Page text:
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4 Signs Your Finances Need a Clean-Up

When your house needs some attention, it is pretty obvious - your laundry baskets are full; the dishwasher needs to be unloaded, while a sink full of dirty dishes await the next load…time to get to work! It may not be as obvious to you when your personal finances need your attention. Here are some common signs of troubled budgets and how you can remedy the problem:


Making minimum payments on your credit cards

Credit cards can be helpful in establishing a credit profile – however, the way you handle your credit card debt can either help you or hurt you. Credit card debt is one of the worst kinds of debt you can have, and the longer you carry it, the more money you end up losing in interest. If you are not paying down your balances, or worse, adding to your debt every month, it’s time to get your debt under control. If you do not have the money to purchase something without blowing your budget, do not make the purchase! Yes, this will take some self-control, but the more you practice, the easier it becomes.


Barely making ends meet

Living paycheck to paycheck means you are barely meeting your financial obligations before running out of funds. Save yourself some stress and take a hard look at your monthly obligations to determine where you can cut costs and start saving. Even if it’s just a little each month, every dollar you save is more than what you were doing before. With this money, you can establish an emergency fund which will relieve stress and buy yourself some cushion for unexpected expenses. The goal is to save the equivalent to a three-month period of your earnings. Sometimes major sacrifices are necessary to help you jumpstart your financial health. Consider how much money could be saved or be used toward paying off debt if you downsize your apartment, don’t eat out as often, or going from a two-car household to one. While the sacrifices aren’t always comfortable, they will pay off in the long run.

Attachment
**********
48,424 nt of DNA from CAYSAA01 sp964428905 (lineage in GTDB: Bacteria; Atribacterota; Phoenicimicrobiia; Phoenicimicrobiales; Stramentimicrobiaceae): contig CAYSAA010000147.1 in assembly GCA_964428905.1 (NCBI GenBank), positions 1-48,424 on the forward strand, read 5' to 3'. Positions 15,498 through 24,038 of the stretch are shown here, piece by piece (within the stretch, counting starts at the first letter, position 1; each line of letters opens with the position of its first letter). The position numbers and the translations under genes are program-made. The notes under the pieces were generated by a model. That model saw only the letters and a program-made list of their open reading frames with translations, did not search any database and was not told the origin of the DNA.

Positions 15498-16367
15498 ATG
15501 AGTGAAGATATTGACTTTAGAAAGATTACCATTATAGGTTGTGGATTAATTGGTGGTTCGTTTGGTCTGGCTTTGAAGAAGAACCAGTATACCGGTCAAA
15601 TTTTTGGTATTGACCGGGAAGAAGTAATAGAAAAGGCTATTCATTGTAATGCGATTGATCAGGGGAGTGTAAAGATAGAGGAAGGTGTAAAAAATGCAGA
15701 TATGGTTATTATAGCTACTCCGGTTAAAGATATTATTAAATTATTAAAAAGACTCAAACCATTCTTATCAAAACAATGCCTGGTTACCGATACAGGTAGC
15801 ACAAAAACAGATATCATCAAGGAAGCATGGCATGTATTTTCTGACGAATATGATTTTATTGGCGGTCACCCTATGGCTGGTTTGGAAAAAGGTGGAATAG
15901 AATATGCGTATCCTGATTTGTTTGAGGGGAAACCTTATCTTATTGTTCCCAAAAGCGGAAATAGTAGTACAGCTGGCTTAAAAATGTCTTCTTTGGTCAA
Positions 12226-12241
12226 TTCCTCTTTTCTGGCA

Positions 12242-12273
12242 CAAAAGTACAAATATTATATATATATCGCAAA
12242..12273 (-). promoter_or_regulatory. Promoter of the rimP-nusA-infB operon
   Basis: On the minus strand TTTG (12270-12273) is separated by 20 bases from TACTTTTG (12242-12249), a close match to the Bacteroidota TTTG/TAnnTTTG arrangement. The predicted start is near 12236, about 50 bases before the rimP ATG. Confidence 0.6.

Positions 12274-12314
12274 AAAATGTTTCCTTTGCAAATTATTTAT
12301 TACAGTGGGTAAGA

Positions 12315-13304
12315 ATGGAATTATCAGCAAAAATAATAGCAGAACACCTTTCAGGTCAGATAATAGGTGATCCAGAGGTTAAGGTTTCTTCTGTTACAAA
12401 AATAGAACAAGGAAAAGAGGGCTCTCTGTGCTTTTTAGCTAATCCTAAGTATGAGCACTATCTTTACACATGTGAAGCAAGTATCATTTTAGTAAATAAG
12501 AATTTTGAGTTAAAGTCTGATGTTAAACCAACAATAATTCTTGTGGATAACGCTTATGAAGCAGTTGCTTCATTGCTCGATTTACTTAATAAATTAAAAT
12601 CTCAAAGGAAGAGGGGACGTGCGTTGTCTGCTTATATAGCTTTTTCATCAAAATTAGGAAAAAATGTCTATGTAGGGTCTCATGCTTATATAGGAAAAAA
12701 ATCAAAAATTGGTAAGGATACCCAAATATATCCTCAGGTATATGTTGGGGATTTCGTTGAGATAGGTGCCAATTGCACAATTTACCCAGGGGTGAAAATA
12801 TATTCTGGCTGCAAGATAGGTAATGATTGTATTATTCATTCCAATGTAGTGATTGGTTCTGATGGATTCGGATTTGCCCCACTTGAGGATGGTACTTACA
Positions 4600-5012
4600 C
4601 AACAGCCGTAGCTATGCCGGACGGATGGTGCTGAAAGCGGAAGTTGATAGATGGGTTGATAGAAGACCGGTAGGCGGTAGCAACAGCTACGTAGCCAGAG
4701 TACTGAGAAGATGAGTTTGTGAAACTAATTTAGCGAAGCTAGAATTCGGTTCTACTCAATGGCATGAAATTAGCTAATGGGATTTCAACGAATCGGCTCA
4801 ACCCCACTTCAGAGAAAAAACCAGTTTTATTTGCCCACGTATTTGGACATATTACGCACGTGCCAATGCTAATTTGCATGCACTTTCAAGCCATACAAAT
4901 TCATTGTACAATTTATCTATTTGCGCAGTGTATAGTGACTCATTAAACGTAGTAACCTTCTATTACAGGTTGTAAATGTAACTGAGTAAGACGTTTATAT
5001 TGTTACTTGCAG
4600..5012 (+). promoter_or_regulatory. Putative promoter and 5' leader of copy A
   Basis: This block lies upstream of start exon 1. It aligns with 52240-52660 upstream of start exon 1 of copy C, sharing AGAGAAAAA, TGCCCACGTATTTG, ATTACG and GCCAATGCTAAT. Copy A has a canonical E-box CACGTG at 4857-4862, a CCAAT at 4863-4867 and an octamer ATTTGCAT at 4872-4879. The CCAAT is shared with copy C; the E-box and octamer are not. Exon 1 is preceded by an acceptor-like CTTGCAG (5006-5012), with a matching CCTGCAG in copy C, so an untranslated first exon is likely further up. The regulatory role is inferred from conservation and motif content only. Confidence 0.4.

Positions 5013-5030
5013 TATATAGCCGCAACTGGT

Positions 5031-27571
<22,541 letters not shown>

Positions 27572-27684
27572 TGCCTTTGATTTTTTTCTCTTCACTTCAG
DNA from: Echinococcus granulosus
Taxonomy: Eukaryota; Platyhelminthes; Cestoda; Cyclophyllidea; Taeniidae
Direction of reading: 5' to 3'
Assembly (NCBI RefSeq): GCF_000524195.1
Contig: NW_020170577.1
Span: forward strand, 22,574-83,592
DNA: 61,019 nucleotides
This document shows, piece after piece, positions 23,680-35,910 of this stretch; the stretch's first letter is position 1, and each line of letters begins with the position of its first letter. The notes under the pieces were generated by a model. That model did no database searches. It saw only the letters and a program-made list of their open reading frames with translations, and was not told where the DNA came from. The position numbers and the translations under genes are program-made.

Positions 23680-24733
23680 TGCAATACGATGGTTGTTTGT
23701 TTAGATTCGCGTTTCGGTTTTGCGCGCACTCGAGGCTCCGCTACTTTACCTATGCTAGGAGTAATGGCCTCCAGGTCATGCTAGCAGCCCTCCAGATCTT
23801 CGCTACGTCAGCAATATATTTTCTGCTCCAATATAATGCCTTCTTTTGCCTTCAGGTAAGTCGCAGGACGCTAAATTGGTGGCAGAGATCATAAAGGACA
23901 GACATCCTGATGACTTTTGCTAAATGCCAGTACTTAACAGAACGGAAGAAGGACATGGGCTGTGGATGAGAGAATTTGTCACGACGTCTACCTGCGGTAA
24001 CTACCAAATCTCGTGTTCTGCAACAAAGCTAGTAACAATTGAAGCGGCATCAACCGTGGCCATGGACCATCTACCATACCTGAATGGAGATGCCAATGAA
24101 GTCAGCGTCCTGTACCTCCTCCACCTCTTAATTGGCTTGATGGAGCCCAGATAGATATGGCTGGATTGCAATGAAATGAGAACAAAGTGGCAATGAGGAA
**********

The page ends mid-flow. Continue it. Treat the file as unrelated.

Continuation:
You’re not saving for retirement

According to Northwestern Mutual’s 2018 study, 21% of Americans have not saved for their retirement. If you’re one of these people, it’s time to start. Your goal should be to save 15% or more of your monthly income for your retirement. If you’re not used to saving, going from 0 to 15% might be difficult. Start small and simply set aside $50 each month. Increase that amount when you get a raise or get a better handle on your expenses. Again, every dollar counts!


You don’t have a budget in place

When you have a budget in place, you will know where your money is going, if you are overspending, and where you can make changes. Remember that ‘sacrifice’ thing we discussed a couple paragraphs ago?

Many Americans don’t follow a budget, even though it’s probably the most effective way to manage money. If you are afraid of what a budget will reveal about your spending, then consider that fear a sign that you really need a budget!


Now dust off those dollars and cents and tidy up your personal finances. In the long run, this is the first step in achieving your financial goals.

By CAMPUS USA at 30 Jul 2018, 15:15 PM

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